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by Angela Hatem on Offspring
May 14, 2020
by Angela Hatem on Offspring
May 14, 2020
Right now, you and your family are on your own little Gilligan’s Island. It was supposed to be a three-hour tour, but thanks to COVID-19, you and your crew will be stranded for at least a few more weeks. Just like the merry castaways, you are probably feeling pretty isolated and disconnected from the rest of the world.
While physical distancing is ultimately what’s going to get us out of this jam, staying civically connected is what will see us through it. People still very much need to make meaningful connections with one another, but fulfilling that need may look a little different for a while.
This crisis presents a great opportunity to teach our kiddos the importance of lending a hand whenever and however we can—but how do you teach that lesson when you are supposed to be keeping your hands to yourself? That’s where virtual volunteering comes into play, allowing you and your family to give back from the comfort and safety of your own home.
“There are many opportunities for families who want to volunteer together,” says Darcy Hughes, communications coordinator for VolunteerMatch. “Activities like sending cards and letters to an elderly (care) facility or creating COVID care packages that follow CDC regulations.”
Since 1998, VolunteerMatch has facilitated millions of introductions between volunteers and nonprofits to match them with special projects, geographic locations, and mission-related initiatives.
“Right now, there are over 600,000 virtual volunteering opportunities available on VolunteerMatch,” Hughes says.
Here are a few of our favorites, but there are plenty more to choose from.
East Side Elders has created an easy way for volunteers to write letters to seniors at the care facility in Saint Paul, Minnesota. Write your letter using their online form, and the staff will print it out and deliver it to a resident in need of a connection.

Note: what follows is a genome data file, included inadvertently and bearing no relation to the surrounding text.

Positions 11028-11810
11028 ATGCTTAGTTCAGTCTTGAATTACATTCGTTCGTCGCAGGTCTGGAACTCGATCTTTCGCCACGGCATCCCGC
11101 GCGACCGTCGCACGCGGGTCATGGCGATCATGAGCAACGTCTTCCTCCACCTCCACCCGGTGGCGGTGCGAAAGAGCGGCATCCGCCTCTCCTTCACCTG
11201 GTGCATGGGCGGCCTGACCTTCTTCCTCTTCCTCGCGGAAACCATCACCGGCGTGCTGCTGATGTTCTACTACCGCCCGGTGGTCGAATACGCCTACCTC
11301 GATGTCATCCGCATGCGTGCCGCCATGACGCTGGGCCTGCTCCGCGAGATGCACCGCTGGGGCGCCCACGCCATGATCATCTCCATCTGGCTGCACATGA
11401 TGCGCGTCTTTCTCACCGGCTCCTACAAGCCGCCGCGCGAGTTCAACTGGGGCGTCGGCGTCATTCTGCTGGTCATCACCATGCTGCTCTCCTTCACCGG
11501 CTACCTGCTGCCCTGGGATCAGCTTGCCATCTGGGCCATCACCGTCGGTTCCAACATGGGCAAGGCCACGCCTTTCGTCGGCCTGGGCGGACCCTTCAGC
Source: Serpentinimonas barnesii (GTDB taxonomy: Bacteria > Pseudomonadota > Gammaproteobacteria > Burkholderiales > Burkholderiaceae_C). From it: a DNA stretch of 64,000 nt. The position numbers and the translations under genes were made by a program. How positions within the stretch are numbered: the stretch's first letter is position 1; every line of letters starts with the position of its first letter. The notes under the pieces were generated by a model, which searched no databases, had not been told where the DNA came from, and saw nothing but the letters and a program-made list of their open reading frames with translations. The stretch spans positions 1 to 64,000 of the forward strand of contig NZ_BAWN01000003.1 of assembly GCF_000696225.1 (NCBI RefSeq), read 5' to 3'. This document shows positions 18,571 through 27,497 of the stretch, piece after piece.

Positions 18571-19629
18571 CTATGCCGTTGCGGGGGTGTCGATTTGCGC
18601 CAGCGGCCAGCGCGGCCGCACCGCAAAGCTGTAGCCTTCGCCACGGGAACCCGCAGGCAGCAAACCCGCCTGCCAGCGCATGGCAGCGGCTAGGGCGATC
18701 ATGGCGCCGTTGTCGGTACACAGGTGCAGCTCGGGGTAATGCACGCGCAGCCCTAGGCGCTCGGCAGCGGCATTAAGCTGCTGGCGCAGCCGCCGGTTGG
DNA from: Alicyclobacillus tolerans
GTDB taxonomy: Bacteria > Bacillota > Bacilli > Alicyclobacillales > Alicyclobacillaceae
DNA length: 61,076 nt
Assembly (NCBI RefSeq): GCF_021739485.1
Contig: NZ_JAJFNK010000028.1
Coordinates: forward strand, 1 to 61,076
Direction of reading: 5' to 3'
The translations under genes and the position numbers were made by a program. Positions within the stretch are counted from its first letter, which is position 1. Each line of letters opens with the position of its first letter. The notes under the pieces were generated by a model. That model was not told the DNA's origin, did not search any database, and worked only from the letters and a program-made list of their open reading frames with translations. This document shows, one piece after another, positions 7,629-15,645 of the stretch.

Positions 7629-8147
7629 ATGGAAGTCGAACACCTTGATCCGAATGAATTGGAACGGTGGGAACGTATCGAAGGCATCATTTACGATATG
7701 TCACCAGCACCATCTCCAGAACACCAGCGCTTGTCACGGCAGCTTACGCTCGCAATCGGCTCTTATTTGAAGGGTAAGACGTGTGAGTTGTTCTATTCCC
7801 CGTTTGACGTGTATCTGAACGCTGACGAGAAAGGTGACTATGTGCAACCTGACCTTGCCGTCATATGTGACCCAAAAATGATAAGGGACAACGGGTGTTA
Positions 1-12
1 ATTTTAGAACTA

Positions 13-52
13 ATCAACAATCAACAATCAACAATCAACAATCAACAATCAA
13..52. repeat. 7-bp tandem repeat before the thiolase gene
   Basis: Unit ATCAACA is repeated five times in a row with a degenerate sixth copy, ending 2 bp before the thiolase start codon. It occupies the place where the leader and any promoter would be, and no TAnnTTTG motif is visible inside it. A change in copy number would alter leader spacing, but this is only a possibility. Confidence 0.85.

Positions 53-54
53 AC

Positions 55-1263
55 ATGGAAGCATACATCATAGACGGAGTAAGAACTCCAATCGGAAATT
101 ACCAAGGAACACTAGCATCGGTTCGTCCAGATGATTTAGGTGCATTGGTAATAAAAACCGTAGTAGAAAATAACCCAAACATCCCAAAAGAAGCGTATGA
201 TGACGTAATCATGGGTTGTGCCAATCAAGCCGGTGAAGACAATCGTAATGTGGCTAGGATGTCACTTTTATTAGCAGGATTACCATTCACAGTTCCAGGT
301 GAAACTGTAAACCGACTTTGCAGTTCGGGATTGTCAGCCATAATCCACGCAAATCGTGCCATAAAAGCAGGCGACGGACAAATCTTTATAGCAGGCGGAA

If you’d like to send your notes closer to home, contact a local nursing home for information and protocols for sending handwritten notes and homemade pictures or cards from the kids.
You can take a stroll around your neighborhood—or even your living room—and raise money for our four-legged friends at Ruff House Rescue while you do it. The mobile app Wooftrax allows shelters and animal rescues to fundraise simply by encouraging owners to take the family dog on a walk.
The more you move, the more money will be donated. This is a great way to keep the kids physically active and limit screentime while their schools are closed. And again, you can check with your local animal shelter to see if they have a similar program in place before you start walking.
The Foundation is calling for musicians young and old—regardless of talent or preferred instrument—to be a part of their Coronavirus Relief Breakout Concert Series. Shine like the star you are and help provide musical entertainment to help people during this rough time. Let your kid bust out that trumpet and join the band.
Here’s a chance to bust out the sewing machine and put your family’s creative skills to use for a vital cause: The Good Shepherds Foundation, a youth-led, not-for-profit organization, is hosting a face mask drive to benefit area hospitals and medicals centers in New Hampshire currently experiencing a face mask shortage. This is your chance to help those on the front lines while simultaneously getting your family’s creative synapses firing.
Volunteering is a family-friendly activity that never goes out of season. It teaches the importance of kindness, empathy, and perspective—skills that will still be invaluable once we finally get off our islands. In the meantime, your efforts will be far more helpful to others than fashioning a coconut into a radio.
This article was written by Angela Hatem on Offspring and shared by Meghan Moravcik Walbert to Lifehacker from Lifehacker and was legally licensed through the NewsCred publisher network. Please direct all licensing questions to firstname.lastname@example.org.
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